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Friday, November 13, 2009

Franken-week: Day 5 ...

Yoinked from wikipedia, allmovie and ...

"Frankenstein's Daughter (1958) was the third of four drive-in classics crafted by producer Marc Frederic and director Richard E. Cunha in their late-'50s moviemaking heyday. In it, the original Doctor Frankenstein's grandson repeats his grandfather's grisly experiments. Working with a $65,000 budget, a six-day shooting schedule and a crackpot script, director Richard Cunha delivered an unapologetic B-movie that is perfectly entertaining. It was the last of four ultra-low budget monster movies punched out by Cunha in 1958, which have since earned him cult director status. He made two more pictures and moved on to television as a director of photography.

Here, the original Dr. Frankenstein's grandson, Oliver Frankenstein (Donald Murphy), now living in Los Angeles, creates a female version of the Monster from sweet teenage girl, Trudy (Sandra Knight) who then goes on a killing rampage. This thriller, with poor production values and bad sets, has some intentional humor, but little real horror. Also released as She Monster of the Night, Frankenstein's Daughter was featured in It Came from Hollywood, an amusing and loving tribute to horror films and their makers. Also, lovers of trivia should note that Sandra Knight, who plays Trudy, would later become the wife of actor Jack Nicholson.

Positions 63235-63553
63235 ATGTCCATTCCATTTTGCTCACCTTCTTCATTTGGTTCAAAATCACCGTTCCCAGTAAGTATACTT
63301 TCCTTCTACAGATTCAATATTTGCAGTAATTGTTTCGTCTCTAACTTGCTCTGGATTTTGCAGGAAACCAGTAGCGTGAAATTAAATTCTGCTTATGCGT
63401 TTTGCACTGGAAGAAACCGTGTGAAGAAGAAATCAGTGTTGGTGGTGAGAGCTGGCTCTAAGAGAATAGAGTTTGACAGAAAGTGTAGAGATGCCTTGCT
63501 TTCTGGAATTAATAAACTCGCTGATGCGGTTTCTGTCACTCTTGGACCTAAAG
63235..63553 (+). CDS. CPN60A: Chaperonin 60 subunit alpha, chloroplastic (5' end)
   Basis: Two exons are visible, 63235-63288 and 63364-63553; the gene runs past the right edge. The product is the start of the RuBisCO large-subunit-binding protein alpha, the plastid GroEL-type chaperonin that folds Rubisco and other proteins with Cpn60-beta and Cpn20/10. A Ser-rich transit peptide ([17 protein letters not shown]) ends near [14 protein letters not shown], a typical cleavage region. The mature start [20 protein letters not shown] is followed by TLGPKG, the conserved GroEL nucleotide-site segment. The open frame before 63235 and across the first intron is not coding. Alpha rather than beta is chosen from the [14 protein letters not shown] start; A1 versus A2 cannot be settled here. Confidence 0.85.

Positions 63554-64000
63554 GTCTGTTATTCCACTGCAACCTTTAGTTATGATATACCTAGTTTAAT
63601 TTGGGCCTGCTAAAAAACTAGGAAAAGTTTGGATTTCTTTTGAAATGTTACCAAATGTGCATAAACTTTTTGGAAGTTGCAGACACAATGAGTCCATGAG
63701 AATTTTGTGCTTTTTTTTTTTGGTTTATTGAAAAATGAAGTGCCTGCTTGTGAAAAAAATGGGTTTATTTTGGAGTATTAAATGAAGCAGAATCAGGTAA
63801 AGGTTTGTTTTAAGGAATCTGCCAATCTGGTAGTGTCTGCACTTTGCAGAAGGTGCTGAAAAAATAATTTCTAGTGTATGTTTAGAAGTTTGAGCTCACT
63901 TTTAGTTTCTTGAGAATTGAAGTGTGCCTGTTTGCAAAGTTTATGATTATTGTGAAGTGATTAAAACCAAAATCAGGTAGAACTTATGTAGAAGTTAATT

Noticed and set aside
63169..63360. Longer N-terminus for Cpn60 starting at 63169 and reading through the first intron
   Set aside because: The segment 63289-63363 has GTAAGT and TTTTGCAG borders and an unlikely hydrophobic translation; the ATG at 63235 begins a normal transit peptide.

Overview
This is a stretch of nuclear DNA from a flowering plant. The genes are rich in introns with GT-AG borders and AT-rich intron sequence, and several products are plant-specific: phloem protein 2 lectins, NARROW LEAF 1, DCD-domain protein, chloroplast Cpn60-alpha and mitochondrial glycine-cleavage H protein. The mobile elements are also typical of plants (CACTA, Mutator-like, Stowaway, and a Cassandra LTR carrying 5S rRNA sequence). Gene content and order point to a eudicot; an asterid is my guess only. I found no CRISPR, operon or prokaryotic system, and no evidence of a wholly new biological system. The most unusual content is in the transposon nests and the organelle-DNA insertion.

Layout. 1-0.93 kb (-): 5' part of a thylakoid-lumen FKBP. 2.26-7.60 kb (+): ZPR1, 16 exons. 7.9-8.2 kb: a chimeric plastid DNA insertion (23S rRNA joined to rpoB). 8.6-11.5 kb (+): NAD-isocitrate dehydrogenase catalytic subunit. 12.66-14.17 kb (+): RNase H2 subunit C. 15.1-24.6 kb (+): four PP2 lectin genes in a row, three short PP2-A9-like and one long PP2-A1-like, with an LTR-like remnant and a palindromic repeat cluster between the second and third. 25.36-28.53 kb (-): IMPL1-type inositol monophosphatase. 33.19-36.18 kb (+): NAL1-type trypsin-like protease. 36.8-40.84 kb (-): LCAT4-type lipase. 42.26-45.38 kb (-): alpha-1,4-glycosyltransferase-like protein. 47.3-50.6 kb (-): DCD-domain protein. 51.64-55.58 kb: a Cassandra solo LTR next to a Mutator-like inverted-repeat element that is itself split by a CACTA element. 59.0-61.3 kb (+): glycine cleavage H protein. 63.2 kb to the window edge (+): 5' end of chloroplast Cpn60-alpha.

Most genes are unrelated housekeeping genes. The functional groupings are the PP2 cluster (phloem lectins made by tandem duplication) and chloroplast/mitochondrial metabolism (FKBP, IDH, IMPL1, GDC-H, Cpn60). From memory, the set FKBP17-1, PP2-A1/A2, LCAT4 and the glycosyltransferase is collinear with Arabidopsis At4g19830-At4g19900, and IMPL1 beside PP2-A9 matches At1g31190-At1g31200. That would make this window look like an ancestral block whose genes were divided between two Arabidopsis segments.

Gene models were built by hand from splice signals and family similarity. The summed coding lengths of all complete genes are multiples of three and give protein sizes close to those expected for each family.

Frankenstein’s Daughter, classic drive-in and fleapit fare, was quickly turned over to TV for late-night showings, where a generation of kids was treated to its bizarre monster and its cheap shocks. Frankenstein’s Daughter is a very rough gem and it makes for a fine guilty pleasure. If Plan 9 from Outer Space is Ed Wood's most memorable achievement, then Frankenstein's Daughter is surely Cunha's most lasting genre contribution. In fact, it is superior to most of the horror films released in the mid-to-late 1950s. Unlike Hammer's contemporaneous Frankenstein product, Frankenstein's Daughter gives us two evil looking monsters and the kind of grimy, edgy nastiness that dominated She Demons.

The full monster make-up was actually being worn by a man, Harry Wilson. Because of this, makeup creator Harry Thomas did not realize that the creature was supposed to be female. All he could do at the last minute was apply lipstick to the creature. Director Richard E. Cunha recently recalled that, upon seeing the make-up for the title creature just before filming, he was so disappointed he left the set and broke down in tears. That's the sign of a good movie."

Searching the web, I found a surprisingly large amount of positive reviews for this movie. They were all along the lines of "Yeah it's bad but it's also pretty good, too."

Pretty surprising, actually.

Enjoy the show, y'all!

Have fun with today's female Frankenstein. Girl power, women's lib and all that.

And if you thought that THIS movie was bad, then just wait until TOMORROW ...

1 comment:

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